DraftKings Gains as Company Raises Guidance and Crushes Estimates
Ticker Symbol: DKNG
Online sports betting app maker DraftKings Inc shares were last trading up almost 17% in the morning session as investors cheered the firm for raising its sales outlook for the rest of the year. The company also reported second-quarter results that broadly beat estimates. Shares were last changing hands at $19.05, down roughly 34% on a year-to-date basis, and lagging the Nasdaq 100 which is down roughly 19% in the same period.
The company, one of the largest players in the nascent U.S. market of sports betting, reported an adjusted loss per share of 29 cents versus the consensus estimate of a loss of 88 cents. Revenue also beat Wall Street expectations of $435 million, rising 6.3% year over year to $466 million. The average revenue per monthly payer rose by 30% year over year to $103, also well ahead of the expected $86. On a down note, however, the company reported monthly unique payers of 1.5 million, 30% above the 2021 figure, but below the estimated 1.7 million.
For the full fiscal year, DraftKings said it expects revenue to be between $2.08 billion and $2.18 billion, higher at the midpoint than the $2.12 billion it saw previously, and higher than the $2.1 billion analysts forecasted. The company likewise sees the adjusted loss before interest, taxes, depreciation, and amortization to be between $765 million to $835 million. It previously guided the loss to be higher at between $810 to $910 million. Wall Street expected the loss to be $874 million.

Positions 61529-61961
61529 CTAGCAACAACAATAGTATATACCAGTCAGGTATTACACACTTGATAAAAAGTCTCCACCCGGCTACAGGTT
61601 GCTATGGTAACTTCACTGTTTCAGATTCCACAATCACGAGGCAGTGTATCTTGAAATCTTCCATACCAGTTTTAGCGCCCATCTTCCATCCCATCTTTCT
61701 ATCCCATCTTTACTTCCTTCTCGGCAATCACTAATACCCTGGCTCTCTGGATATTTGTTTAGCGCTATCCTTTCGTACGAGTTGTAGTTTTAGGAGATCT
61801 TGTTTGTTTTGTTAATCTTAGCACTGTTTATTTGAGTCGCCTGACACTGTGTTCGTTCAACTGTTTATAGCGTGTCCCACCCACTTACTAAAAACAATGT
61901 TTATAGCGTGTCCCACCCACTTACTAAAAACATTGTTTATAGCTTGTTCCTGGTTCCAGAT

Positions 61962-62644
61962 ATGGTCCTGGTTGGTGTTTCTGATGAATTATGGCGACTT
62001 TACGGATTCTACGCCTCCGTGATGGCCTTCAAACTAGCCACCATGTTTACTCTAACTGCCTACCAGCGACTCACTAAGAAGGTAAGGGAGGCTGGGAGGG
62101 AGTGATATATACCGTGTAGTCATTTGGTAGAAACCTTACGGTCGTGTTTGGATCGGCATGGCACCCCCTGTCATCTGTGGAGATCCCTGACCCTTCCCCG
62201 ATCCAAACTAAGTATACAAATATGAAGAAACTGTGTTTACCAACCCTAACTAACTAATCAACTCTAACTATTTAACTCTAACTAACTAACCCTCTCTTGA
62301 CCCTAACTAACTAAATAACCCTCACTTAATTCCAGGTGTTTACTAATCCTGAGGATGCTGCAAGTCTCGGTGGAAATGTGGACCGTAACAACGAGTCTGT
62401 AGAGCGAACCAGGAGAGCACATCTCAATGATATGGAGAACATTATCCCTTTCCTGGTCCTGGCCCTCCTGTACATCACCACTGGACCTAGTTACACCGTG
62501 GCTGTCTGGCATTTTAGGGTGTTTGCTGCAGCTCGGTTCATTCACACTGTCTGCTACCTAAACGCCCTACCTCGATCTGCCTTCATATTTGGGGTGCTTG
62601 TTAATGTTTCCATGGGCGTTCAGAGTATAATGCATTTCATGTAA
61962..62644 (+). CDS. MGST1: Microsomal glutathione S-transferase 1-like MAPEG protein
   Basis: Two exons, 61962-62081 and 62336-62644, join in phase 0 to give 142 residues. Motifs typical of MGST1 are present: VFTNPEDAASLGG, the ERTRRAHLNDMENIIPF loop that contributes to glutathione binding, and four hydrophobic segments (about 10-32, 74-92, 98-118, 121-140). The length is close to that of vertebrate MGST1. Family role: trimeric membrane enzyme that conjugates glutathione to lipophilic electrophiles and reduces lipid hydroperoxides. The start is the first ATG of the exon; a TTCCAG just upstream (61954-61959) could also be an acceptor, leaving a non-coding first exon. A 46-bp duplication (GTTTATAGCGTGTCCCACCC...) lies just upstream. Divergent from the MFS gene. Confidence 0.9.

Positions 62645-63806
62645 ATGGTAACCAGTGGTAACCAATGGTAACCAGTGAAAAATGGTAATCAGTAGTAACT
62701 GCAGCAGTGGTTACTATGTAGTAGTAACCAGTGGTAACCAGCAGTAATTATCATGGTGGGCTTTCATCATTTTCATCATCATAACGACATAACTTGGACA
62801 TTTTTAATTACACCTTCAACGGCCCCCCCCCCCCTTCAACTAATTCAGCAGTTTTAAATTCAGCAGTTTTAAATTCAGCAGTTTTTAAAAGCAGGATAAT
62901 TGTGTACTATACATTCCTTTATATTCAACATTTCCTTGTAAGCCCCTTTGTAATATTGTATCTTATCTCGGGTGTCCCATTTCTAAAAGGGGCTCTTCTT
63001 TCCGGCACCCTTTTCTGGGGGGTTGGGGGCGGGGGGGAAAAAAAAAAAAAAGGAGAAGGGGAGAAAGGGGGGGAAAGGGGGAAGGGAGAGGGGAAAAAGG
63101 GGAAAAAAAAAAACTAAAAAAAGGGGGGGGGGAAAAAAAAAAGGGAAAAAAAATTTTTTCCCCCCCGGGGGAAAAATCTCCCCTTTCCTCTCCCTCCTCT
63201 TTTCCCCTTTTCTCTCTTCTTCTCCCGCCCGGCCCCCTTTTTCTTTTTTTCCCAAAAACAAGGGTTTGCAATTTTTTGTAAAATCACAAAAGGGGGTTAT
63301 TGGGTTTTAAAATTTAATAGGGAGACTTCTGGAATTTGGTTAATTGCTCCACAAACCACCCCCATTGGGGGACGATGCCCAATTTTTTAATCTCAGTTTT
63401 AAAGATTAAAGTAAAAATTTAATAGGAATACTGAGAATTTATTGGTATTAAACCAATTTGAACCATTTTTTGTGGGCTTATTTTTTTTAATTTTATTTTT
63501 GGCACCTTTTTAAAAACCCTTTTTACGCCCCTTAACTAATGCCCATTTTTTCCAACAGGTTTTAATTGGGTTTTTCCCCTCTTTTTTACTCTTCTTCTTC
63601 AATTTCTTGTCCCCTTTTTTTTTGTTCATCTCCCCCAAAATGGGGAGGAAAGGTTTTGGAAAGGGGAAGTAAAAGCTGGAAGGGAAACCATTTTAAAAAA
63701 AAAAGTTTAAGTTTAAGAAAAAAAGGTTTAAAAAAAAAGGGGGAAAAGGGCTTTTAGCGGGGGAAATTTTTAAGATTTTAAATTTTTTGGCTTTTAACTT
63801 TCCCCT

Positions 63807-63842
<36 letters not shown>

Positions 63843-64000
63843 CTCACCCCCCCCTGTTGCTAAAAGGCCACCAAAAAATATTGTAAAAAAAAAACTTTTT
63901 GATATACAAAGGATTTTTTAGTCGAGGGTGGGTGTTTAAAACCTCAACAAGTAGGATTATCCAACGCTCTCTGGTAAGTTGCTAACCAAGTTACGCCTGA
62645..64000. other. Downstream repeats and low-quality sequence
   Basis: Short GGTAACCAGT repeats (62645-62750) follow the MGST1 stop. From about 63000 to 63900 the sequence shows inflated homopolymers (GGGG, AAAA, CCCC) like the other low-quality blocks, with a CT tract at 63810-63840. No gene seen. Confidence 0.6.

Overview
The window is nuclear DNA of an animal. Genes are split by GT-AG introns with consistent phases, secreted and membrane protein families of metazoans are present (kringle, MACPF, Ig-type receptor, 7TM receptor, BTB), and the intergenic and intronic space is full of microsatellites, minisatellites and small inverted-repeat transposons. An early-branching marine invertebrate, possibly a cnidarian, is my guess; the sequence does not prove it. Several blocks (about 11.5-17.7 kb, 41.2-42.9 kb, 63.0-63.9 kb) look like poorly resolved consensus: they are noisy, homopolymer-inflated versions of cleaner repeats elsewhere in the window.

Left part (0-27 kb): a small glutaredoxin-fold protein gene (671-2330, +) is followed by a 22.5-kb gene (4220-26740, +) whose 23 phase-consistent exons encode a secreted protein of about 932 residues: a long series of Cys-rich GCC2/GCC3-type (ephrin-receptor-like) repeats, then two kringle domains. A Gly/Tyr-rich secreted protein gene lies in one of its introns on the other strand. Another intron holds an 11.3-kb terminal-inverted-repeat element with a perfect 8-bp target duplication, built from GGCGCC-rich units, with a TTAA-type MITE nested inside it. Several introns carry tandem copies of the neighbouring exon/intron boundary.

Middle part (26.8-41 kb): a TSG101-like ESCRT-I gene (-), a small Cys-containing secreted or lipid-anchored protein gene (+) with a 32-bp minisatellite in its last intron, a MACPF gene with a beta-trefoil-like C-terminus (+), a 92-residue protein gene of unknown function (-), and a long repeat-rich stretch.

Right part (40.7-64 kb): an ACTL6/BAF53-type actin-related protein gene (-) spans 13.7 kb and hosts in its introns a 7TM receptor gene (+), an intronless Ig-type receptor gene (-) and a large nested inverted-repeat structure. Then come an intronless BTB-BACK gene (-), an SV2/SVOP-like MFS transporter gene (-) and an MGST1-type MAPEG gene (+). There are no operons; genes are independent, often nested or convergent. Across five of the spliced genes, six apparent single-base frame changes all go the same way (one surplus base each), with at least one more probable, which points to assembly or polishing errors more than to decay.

The updated guidance on the revenue implies that DraftKings could grow its revenue by almost 68% in 2022. Chief Executive Officer Jason Robins also said in the earnings report that “customer engagement remains strong, and we continue to see no perceivable impact from broader macroeconomic pressures.” The increased guidance from the company was also reflective of its May acquisition of Golden Nugget Online Gaming as well as its expansion in new markets such as Canada.
DraftKings has been locked in competition over the new online sports betting market in the U.S. with companies such as BetMGM, FanDuel, Penn National Gaming, Caesars Sportsbook, and Bet365. Collectively, these companies have lost billions over the past two years as they spend heavily on brand building, engage in promotions to lure bettors from competitors, and improve their technology. Investor sentiment for the sector has been negative lately as most customers first cut discretionary spending on entertainment and betting during recessions.
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